September 13, 2016
Joe Franscella

A Brief History of Threat Analytics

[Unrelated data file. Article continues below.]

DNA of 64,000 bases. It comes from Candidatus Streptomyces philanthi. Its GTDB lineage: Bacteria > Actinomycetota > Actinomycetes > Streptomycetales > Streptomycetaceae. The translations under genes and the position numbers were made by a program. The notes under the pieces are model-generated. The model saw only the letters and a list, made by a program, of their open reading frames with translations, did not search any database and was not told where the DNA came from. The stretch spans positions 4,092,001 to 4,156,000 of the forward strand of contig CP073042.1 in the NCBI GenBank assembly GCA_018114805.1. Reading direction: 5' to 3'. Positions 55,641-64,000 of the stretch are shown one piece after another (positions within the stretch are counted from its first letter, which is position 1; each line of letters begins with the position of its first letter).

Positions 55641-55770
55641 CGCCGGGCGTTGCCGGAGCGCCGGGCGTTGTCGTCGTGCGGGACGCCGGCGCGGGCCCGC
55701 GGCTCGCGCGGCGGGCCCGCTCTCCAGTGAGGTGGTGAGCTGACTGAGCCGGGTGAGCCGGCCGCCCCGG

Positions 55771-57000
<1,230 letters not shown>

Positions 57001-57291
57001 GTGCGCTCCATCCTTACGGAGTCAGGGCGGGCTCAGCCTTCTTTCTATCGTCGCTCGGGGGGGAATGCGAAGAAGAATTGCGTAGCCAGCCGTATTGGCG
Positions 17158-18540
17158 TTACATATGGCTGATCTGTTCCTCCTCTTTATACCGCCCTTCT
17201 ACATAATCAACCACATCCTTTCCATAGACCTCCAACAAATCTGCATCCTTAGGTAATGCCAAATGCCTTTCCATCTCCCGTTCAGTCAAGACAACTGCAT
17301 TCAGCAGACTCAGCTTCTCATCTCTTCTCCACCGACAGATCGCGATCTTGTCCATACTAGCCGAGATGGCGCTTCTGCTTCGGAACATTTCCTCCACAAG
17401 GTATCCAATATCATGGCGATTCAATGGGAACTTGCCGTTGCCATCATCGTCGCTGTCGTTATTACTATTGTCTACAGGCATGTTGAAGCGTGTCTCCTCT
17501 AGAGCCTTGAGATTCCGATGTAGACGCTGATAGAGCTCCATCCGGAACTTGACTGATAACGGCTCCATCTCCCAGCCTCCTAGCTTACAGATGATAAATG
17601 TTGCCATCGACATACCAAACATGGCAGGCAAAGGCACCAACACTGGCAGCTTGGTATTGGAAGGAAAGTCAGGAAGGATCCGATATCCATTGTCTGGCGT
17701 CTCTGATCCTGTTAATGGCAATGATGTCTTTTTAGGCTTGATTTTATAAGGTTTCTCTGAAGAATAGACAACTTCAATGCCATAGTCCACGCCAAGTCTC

<p>The field of cyber-security intelligence progresses by striving for an automated means of identifying patterns before a breach. The market was created by a great need for individuals and large enterprises to defend themselves against directed attacks, viruses, and insider threats.</p><p>The philosophies informing cybersecurity began before the internet itself. Coding information to protect it was an ancient technique used by early societies. Interlopers work to penetrate these defenses, which are then bolstered. This cycle has prevailed from ancient societies, through our great world wars, and continues into the private and international hacking intrigues going on today.</p><p>Early dangers were delivered via floppy disc, as few computers were linked. Not long after the Internet became usable to early adopters, someone found a way to exploit its power. <a href="" target="_blank">The first viruses replicated themselves</a> and later were made to copy, destroy, or leak data.</p><p>A large-scale financial hack made the news headlines in the 1990s. The response to the <a href="" target="_blank">$20 million dollar financial hacking crisis</a> was heard across the world. Both data holders and hackers realized the power hackers possess and their potential for damage. Malware and phishing hacks became more prevalent and the makers of security platforms stepped up their efforts.</p><p>Firewalls and SIEM tools create a perimeter which alerts users to many signs of trouble. These tools can block traffic from unknown or suspicious sources. Known malware programs can be identified and “scrubbed” from a computer if the definitions are created and in place. These tools rely on a traffic log in addition to the definitions. As hackers continued to find more system vulnerabilities and code more malicious tools, they also began spacing out their attacks to evade tripping said alerts. Soon after that, platforms began keeping longer logs. The cycle persists.</p><p>Having an impenetrable perimeter around your network was once the gold standard for network security. Knowing the ease with which hackers can crack a weak password or execute a successful phishing campaign, the great wall model has gone out of vogue. Different methods for identifying threats were developed using a hybrid of traditional investigation tactics and shrewd programming. A threat intelligence platform relies on multiple data sources that are <a href="">analyzed together to produce informative, actionable alerts</a>.</p><p>Honeypots were first conceptualized by a researcher. Digital deception traps appear to be exploitable environments but they are actually designed to waste hackers’ time and fool them into incriminating themselves. This is a very powerful tool that can now be downloaded free of charge as the Modern Honey Network, an open source project. The honeypots must be deployed properly to collect accurate portrayals of hackers and their activities. MHN was created to facilitate sharing of threat data and to make threat analytics accessible to more users. Analytics are only as good as the data they are based on, so there are initiatives to encourage IoC sharing.</p><p>Threat analytics are made possible by the volume of data collected. Signs other than cookie-cutter definitions have been recognized as precursors to a successful hack. Using evidence based reasoning and input from actual hackers, Indicators of Compromise can be identified. These alerts become even more useful when the threat analytics platform is set up with your own assets, vulnerabilities, and enemies in mind.</p><p>Early security software held all of this data locally and was brought up to date periodically with revised definitions from the vendor. As the <a href="{page_3232}">volume of reference data grows</a>, processing the threat analytics becomes a bigger job for the respective processors. New models exist for comparing client traffic logs to a list of existing threats and analyzing traffic patterns for other anomalies. The client logs can be uploaded to a central processor or the library of threat definitions can be cloud-based.</p><p>By looking at the trajectory of research and analysis on hacking behavior, we see that challenges continue to arise. If threat analytics has taught us anything, it’s to look objectively at the bigger picture and be ready for anything.</p><p>The future will present continued challenges to cyber security pros and the public who rely on them. If you haven’t already, find a dynamic threat analytics platform that can rise to the occasion.</p><p><span class="hs-cta-wrapper" id="hs-cta-wrapper-bd3e320b-6f5f-47ad-ae30-589597d266a4"><span class="hs-cta-node hs-cta-bd3e320b-6f5f-47ad-ae30-589597d266a4" data-hs-drop="true" id="hs-cta-bd3e320b-6f5f-47ad-ae30-589597d266a4" style="visibility: visible; display: block; text-align: center;"><a class="cta_button" cta_dest_link="{page_3457}" href=";placement_guid=bd3e320b-6f5f-47ad-ae30-589597d266a4&amp;portal_id=458120&amp;redirect_url=APefjpEMgR4LIM7tv1v2gewH3Kz_MyyH4dc7p_hS-CDSACjXeHuqdjvvzDFOS5Y23ZGSjZ9fv0VmuWevNFDuuDJTQFsj3lD-vIclCP581I-D4HclZvtAD_HMqLLc9YAfY7ZH0SsLjzHQUt7CsqxOPlMHfHRi8bClDHGAI3dTH5LVfoesKLgIL7wnjrT-CGlqF_2zeZqcy5gWzjRFBNsphrvGK0nDXVuLrSsVTPHYxJEGWZSZS1JnuEGevRsnQE_WB2NdvZMgBTH05kmSHYt948lvJb2EFCek0At58aj7B2pqyA90w4BRD1Pz_6v_URlJ9C7N4PQX07a2R47cJnh5U06FZdrqGRRFjQ&amp;hsutk=2767d93d6471d657e0c9f660e4b58ef8&amp;;;pageId=4355747911&amp;__hstc=41179005.2767d93d6471d657e0c9f660e4b58ef8.1456736058655.1478822660171.1478831861868.179&amp;__hssc=41179005.1.1478831861868&amp;__hsfp=1335165674" id="cta_button_458120_bfe9d714-b9a1-4733-8b89-44b169eb6a53" style="margin: 20px auto;" target="_blank" title="Download Here">Download Here </a> </span> <script charset="utf-8" src=""></script> <script type="text/javascript">hbspt.cta.load(458120, 'bd3e320b-6f5f-47ad-ae30-589597d266a4', {});</script> </span></p>